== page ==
- Flexible withdrawals: Unlike many other types of retirement accounts that penalize early withdrawals, employees who leave their employer can withdraw their funds without facing a 10% penalty. (You'll still owe income tax on withdrawals, however.) This flexibility may be a perk, although you should avoid tapping into your retirement funds to maximize your retirement savings.
457 Plan Downsides
- Employer matches count towards contribution limit: If your employer offers to match your 457 plan contributions, their match will count towards your annual contribution limit.
- 457(f) forfeiture: If you have a non-governmental 457(f) plan, you're at risk of losing the money in the plan if you leave your job within a certain period of time.
What Is a 403(b) Plan?
403(b) plans, like 457 plans, are tax-advantaged retirement accounts offered only by certain employers. Unlike 457 plans, 403(b) plans are available to certain employees of public schools, nonprofits and religious organizations.
403(b) Plan Eligibility Requirements
In order to qualify for a 403(b) plan, you'll need to work for an employer who sponsors the plan. These employers include public educational institutions like public schools, colleges and universities, certain tax-exempt organizations and some churches.
403(b) Plan Contribution Limits
For the 2022 tax year, the annual contribution limit for a 403(b) account is $20,500. Like a 457 plan, your 403(b) contributions can't exceed your includible compensation.
403(b) plans also allow for special catch-up contributions (see below).
403(b) Plan Pros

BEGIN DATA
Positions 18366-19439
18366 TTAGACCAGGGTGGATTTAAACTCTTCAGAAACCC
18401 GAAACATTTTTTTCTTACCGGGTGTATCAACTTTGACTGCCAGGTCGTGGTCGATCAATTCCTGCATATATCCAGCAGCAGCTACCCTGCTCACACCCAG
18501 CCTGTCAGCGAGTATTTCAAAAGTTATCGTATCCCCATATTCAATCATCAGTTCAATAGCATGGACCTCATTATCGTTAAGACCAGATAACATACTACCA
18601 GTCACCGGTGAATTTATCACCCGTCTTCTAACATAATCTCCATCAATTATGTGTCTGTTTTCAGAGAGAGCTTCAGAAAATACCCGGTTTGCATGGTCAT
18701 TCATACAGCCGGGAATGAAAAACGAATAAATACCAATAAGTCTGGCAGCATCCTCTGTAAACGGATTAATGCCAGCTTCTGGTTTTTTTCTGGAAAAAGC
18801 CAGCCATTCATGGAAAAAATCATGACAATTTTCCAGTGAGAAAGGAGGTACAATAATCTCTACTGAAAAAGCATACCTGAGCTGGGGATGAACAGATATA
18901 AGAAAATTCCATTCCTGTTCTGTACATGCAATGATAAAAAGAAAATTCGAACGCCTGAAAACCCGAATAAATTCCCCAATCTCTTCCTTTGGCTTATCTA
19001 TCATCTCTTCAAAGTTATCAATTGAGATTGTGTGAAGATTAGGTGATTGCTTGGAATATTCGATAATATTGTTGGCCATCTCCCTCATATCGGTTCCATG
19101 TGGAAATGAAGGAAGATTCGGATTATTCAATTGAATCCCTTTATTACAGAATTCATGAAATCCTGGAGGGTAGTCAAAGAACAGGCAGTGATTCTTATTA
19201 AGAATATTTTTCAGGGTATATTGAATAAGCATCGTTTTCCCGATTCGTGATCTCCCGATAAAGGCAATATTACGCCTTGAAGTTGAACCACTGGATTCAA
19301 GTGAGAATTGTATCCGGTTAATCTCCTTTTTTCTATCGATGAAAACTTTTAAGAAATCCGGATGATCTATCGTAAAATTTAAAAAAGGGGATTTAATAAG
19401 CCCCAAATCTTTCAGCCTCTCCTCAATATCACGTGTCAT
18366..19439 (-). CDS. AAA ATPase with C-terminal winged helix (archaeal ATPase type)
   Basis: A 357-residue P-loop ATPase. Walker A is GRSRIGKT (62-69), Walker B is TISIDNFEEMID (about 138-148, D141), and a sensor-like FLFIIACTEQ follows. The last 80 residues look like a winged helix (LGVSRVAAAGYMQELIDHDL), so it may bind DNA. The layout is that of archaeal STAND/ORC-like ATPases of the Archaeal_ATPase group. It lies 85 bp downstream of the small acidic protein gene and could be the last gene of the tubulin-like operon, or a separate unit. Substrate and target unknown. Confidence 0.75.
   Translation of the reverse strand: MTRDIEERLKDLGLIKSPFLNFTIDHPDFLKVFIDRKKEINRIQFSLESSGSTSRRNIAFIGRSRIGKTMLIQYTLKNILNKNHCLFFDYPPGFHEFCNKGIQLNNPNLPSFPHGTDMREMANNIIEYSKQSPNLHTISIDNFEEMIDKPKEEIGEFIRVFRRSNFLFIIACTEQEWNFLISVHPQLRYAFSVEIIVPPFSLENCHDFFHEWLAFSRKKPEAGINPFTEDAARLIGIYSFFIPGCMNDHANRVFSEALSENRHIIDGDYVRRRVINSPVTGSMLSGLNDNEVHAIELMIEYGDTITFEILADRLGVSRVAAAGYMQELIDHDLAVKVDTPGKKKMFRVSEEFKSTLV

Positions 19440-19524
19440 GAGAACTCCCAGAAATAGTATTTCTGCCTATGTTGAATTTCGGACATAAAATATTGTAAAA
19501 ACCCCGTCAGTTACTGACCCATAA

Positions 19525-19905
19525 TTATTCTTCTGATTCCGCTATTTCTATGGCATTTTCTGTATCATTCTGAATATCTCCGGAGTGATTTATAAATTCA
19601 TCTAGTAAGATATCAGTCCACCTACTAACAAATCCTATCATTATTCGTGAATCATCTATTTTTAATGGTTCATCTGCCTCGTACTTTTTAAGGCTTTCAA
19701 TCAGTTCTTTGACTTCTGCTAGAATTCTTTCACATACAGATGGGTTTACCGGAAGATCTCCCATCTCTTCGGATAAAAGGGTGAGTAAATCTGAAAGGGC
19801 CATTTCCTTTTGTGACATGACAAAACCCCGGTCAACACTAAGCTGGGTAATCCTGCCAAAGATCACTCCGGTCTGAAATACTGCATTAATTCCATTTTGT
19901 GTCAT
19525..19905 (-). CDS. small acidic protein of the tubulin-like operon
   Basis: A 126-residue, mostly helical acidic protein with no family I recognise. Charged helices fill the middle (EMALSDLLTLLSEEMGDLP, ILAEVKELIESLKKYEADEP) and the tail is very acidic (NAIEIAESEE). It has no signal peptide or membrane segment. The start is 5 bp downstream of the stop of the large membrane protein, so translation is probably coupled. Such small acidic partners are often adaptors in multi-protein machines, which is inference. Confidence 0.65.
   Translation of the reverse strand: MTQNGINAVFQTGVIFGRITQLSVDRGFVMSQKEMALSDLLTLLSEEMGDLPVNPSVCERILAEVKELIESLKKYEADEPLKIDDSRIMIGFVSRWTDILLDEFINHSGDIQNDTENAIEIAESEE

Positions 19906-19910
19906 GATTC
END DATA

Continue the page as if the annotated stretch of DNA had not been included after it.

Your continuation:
- Tax-advantaged growth: Your 403(b) contributions grow without tax until you withdraw the money in retirement.
- Easy rollover: If you leave your position, you can transfer your 403(b) balance into an IRA without penalty. You can also bring your balance with you to another employer-sponsored retirement account, like a 401(k) account or another 403(b) account.
- Special 403(b) catch-up: Employees age 50 or over who invest in 403(b) plans may be eligible to make catch-up contributions up to $6,500 in 2022. Employees with 15 years of service at their employer may qualify for an additional catch-up contribution of $3,000 per year.
403(b) Plan Downsides
- Early withdrawal penalties: Just like 401(k) or an IRA accounts, most 403(b) withdrawals before age 59½ are subject to a 10% early withdrawal penalty.
- Possibility for high fees: Some 403(b) plans are associated with high fees, especially those that deal mainly in annuities. However, an increasing number of 403(b) plans offer lower cost mutual fund products.
Key Differences Between a 457 Plan and a 403(b) Plan
The major differences between 457 plans and 403(b) plans is their treatment of catch-up contributions and withdrawal rules. If you have the option to choose between the two plans, you should consider these factors when determining which is better for you.